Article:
Review by Diana Saenger
Let’s face it, only a few studios really go all-out with animated movies, and DreamWorks is one of them. Having just visited their animation studio last week in Pasadena, I saw first-hand the many dedicated artisans and behind-the-scenes contributors who enjoy what they do. No wonder we are rewarded with such meticulous work in their films..
Po (Jack Black) hugs his father, Mr. Ping (James Hong)
In Kung Fu Panda, Po (voice of Jack Black) was just like a baby panda – adorable, loveable and a little difficult to keep in tow. And while his father Mr. Ping (James Wong) hoped one day Po would take over his noodle shop, Po wanted to travel his own road of destiny. That decision – against all odds – found him as the next Dragon Warrior in the Valley of Peace.
As with most peaceful places, there’s always someone who wants to cause havoc. In Kung Fu Panda 2, a tad more mature Po and his Furious Five kung fu masters Tigress (voice of Angelina Jolie), Monkey (voice of Jackie Chan), Mantis (voice of Seth Rogen), Viper (voice of Lucy Liu), and Crane (voice of David Cross) feel ready to take on those out for control of the Valley.
Po and his Furious Five
The new adventure includes some new foes Po must face as he searches for his origins and how to unlock a superior strength he feels is missing. When he’s threatened by the intimidating peacock Lord Shen (voice of Gary Oldman) and his secret weapon to conquer China and destroy kung fu, Po is confidante at first. Then reality sets in and Po must dig deep, take the advice of his mentor Kung Fu Master Shifu (voice of Dustin Hoffman) and begin an alarming journey to find the strength to save his homeland.
There are many things I like about the Kung Fu movies, this one especially. The characters are clearly drawn. Bad or good, they teach us that no one is vanilla. Inside we might have part chocolate or – under a hat – strawberry hair. In other words, by maintaining a goal and staying true to ourselves we can overcome anything. And as Po learns, it helps to have a few loyal friends by our side.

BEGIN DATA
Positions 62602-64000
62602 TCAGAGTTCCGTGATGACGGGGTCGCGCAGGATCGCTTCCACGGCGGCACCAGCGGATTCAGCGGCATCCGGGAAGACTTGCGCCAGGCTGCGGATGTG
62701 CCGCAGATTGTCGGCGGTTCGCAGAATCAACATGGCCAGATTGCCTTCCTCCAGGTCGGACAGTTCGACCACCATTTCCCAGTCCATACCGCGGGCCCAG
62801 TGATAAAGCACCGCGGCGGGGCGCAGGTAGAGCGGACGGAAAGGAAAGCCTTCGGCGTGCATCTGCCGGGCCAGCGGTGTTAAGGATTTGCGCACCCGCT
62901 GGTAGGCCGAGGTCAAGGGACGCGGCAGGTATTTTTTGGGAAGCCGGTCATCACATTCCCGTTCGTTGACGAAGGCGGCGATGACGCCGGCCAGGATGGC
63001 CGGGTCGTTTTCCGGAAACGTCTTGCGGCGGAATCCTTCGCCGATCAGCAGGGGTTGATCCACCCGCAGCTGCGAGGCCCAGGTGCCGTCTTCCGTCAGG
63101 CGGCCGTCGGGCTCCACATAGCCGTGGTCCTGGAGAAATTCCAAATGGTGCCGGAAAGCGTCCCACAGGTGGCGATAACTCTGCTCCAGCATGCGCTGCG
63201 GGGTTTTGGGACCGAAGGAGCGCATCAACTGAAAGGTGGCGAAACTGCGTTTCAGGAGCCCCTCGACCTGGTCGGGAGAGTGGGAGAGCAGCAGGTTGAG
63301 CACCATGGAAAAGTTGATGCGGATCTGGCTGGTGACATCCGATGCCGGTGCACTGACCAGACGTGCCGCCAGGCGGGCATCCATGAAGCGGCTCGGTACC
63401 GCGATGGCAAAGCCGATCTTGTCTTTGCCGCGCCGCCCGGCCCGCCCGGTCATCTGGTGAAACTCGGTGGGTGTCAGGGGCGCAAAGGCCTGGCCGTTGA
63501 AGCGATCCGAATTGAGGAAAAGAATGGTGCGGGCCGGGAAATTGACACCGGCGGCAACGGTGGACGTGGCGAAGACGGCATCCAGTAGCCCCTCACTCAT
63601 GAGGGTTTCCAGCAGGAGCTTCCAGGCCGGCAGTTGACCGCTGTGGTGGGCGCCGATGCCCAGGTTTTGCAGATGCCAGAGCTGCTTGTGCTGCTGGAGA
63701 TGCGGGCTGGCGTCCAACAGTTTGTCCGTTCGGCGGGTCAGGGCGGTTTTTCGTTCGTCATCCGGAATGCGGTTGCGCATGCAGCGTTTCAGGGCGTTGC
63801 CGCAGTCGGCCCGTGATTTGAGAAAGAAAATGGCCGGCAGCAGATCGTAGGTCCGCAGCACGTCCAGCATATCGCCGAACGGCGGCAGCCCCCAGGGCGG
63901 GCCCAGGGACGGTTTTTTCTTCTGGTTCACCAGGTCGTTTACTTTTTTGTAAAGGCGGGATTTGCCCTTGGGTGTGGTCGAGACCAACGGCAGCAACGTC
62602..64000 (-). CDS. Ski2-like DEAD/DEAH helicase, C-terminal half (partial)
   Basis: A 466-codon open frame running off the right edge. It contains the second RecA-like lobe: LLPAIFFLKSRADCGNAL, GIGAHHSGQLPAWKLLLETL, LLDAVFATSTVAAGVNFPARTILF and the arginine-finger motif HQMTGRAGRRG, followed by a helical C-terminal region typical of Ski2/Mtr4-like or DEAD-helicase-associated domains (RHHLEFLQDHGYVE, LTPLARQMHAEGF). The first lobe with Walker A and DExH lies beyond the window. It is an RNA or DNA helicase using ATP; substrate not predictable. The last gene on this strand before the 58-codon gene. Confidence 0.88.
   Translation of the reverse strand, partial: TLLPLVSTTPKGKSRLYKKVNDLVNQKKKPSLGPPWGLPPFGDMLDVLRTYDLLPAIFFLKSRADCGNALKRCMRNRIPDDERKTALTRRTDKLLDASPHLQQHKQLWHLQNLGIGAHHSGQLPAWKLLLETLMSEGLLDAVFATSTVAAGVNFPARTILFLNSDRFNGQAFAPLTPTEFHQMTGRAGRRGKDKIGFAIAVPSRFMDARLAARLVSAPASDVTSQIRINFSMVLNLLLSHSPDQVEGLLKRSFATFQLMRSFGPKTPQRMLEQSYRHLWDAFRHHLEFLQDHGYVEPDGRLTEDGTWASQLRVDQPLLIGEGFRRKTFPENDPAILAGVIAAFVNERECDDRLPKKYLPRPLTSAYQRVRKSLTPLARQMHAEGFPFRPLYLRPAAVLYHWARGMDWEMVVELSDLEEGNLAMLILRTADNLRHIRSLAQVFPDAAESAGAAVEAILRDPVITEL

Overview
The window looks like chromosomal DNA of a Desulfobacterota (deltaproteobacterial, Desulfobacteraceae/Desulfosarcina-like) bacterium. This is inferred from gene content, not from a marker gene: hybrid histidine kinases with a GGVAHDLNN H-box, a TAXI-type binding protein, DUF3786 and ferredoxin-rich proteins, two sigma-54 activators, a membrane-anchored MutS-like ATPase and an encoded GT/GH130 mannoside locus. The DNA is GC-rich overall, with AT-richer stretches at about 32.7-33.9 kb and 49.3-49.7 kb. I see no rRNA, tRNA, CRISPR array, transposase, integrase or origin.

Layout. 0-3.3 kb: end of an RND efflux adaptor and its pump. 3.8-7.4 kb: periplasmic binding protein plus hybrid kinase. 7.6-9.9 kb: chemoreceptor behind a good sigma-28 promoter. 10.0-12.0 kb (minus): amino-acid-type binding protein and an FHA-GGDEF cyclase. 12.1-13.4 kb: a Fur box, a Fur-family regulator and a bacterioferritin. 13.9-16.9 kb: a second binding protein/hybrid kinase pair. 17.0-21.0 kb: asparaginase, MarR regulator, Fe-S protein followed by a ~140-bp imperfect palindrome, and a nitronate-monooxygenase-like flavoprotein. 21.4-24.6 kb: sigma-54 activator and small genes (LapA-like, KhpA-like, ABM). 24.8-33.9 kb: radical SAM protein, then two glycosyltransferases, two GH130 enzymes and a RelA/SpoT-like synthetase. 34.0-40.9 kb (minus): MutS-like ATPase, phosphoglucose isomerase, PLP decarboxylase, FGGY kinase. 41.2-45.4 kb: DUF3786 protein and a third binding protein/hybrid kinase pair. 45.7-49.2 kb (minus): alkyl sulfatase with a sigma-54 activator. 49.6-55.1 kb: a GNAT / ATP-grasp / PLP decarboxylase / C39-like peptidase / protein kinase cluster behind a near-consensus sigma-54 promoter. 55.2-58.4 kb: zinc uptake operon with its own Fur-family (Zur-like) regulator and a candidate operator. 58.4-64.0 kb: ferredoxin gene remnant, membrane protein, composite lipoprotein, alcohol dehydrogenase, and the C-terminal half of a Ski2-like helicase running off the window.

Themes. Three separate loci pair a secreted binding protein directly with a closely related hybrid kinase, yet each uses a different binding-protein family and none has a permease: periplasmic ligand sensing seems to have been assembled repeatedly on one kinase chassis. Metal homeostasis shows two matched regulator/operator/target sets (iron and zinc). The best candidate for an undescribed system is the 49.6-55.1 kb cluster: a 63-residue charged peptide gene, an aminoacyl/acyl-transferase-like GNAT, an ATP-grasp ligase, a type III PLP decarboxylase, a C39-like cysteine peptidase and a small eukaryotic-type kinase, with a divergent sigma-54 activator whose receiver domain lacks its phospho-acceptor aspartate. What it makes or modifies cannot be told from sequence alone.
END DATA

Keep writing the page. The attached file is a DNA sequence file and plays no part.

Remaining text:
Po learns the value of inner peace from Shifu
Screenwriters Jonathan Aibel and Glenn Berger have penned a delightful story that is full of adventure, heart and some surprises. Fans of the first film who wondered how Po’s father could be a duck and where his mother was get some answers in this sequel. And even though Po is definitely growing up, his playful ways – along with Black’s ability not to overplay the role – makes for a delightful movie hero.
The animated characters and back ground sceneries are fantastic. Taking off those dreaded 3D glasses that muted most of the beautiful colors, it was easier to enjoy the exquisite work by the DreamWorks animation team. I didn’t even mind seeing some of the scenes blurred to enjoy the colors. It’s too bad so much work that went into the layers of the film’s beauty is muted by the object that’s intended to enhance it.
Few films today – adult or children’s – expose a world of culture, history, danger, and the simple security of knowing who you are and how you got here. Kung Fu Panda 2 excels at this. It’s a great film for kids old and young, and I look forward to number three.
Photo Credit: DreamWorks Animation /Paramount Pictures
families and animation fans